What is truth? Mark Passio says it is: “That which is; that which has actually undergone the actuality of occurring.” To know and understand the truth and communicate it with others is one definition of The Great Work. I have benefited tremendously in my personal quest to know the truth from studying the work of Mark Passio, at What On Earth Is Happening, and Richard Grove, at Tragedy and Hope and the Peace Revolution Podcast. Mark introduced me to the principles of Natural Law and explained the true difference between right and wrong. Richard reintroduced me to philosophy, the love of wisdom, and showed me how to apply critical thinking in my daily life. So I was very excited to consume the fruits of their collaboration via this wide ranging discussion, where they intersect their respective life’s work and boil it down to the essence: The Great Work. Hear them out, you won’t be disappointed.
Meanwhile, last Saturday, back at The Springs, I continued to pursue my modest version of The Great Work pulling and slashing weeds on the Sand Prairie. It was a gorgeous, sunny day, and I think my immune system is getting the upper hand on borrelia burgdorferi.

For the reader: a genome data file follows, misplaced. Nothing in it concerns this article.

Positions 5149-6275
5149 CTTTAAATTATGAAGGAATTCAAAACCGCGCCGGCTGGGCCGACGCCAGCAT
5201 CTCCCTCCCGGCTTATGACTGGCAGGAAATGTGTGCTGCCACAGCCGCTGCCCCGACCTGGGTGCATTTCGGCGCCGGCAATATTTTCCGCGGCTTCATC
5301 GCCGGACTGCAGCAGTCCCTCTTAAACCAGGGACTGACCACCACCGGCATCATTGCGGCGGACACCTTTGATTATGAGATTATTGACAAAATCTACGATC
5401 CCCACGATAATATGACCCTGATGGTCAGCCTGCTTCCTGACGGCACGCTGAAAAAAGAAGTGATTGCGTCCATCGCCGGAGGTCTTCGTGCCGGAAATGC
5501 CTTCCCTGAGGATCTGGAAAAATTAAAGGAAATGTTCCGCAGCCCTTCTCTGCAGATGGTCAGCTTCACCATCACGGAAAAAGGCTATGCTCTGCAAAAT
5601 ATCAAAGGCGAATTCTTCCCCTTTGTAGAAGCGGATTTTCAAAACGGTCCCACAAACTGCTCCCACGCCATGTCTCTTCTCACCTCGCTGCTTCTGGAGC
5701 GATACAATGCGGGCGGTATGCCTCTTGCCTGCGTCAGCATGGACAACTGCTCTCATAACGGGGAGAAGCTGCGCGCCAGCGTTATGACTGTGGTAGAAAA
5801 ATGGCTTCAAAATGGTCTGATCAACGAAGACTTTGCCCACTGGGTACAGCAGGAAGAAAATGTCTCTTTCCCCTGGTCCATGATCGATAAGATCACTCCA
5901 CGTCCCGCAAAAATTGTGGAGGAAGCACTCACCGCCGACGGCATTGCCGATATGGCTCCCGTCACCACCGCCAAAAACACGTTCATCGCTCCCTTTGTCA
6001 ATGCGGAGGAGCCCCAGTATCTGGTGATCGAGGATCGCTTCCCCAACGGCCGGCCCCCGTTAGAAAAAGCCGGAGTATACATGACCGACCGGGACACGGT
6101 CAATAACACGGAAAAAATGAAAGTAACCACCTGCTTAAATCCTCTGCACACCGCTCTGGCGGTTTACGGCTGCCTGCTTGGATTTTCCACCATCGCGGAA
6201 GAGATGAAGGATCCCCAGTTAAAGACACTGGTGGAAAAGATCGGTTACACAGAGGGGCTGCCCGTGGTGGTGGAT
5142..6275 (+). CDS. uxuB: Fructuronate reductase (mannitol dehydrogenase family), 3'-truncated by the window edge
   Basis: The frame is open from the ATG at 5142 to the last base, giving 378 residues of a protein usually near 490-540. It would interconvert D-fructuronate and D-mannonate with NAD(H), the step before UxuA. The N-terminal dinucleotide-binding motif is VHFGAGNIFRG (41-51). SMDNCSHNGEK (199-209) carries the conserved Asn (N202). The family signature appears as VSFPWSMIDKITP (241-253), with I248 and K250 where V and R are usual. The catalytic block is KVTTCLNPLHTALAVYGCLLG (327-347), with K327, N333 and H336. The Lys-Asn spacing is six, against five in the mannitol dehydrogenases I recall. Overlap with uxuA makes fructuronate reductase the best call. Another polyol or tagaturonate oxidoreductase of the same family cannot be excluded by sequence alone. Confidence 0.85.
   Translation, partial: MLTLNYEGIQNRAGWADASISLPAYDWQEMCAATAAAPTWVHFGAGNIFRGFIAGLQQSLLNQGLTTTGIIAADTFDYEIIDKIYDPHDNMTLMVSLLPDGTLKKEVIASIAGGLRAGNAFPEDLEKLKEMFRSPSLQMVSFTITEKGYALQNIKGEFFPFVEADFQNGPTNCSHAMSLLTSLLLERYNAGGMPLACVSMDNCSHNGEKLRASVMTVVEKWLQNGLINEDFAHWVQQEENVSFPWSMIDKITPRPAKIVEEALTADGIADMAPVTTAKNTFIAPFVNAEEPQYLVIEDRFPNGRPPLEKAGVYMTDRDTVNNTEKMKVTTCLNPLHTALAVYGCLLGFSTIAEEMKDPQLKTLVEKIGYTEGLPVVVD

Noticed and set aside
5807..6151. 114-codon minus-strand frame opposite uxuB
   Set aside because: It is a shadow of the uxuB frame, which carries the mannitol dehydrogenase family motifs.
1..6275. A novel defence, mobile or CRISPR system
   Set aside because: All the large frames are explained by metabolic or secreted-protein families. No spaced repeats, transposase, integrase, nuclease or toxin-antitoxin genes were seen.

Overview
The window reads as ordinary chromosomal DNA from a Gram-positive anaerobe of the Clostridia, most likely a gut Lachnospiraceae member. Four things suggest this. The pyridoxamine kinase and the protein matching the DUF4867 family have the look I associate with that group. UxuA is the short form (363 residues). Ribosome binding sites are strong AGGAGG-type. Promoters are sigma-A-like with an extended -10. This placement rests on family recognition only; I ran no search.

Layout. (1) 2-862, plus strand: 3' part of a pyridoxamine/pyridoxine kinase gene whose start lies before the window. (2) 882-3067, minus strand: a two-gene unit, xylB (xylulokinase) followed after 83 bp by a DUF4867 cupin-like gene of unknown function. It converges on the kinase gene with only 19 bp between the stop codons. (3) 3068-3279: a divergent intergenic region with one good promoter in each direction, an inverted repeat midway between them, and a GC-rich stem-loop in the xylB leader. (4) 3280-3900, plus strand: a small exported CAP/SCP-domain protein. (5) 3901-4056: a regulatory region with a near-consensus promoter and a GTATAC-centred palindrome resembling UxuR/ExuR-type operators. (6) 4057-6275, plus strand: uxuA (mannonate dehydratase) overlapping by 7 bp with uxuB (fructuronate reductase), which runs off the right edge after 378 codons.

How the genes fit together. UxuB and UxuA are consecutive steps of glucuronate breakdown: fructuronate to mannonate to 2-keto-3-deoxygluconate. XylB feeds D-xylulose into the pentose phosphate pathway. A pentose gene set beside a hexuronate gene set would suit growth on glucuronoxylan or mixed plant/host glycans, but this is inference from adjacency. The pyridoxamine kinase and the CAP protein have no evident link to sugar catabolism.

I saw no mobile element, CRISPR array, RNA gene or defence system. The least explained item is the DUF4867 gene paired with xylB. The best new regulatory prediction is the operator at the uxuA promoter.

Blazing star on the sand prairie.
Melanie and Tara arrived just as I was starting to pull spotted knapweed.
They were joined shortly thereafter by Jim, who was carrying a new sign post for the Indian Spring. I was so busy the rest of the day, I never got a chance to checkout the final touches they made to the new set of trail signs.
I pulled spotted knapweed for a couple hours and moved on to the purple nightshade that is overrunning the hillside on the south end of the loop trail. The DNR 2-track access road that merges with the trail there was getting pretty overgrown, so I “mowed” it with the brush cutter and then spent the afternoon cutting weeds on the west edge of the sand prairie.
I’m trying to keep a huge batch of weed seeds from maturing and being blown up onto the sand prairie.
I’m still thinking about the fate of the Scuppernong River where it crosses Hwy 106, a bit north and west of Palmyra, and I went there to get a water sample for Doctor’s Data Inc. to perform a heavy metals analysis on. I already have the results from the Scuppernong Spring and there are no detectable traces of any heavy metals at the source of the Scuppernong River.
I parked at the boat launch at the Prince’s Point Wildlife Area, put my chest waders on, and walked upstream crossing the first two drainage ditches from Steel Brook, and continuing past the confluence of the Bark River, which was very hard to identify from the south bank of the Scuppernong.
I stopped on the way home to enjoy the sunset.
See you at The Springs!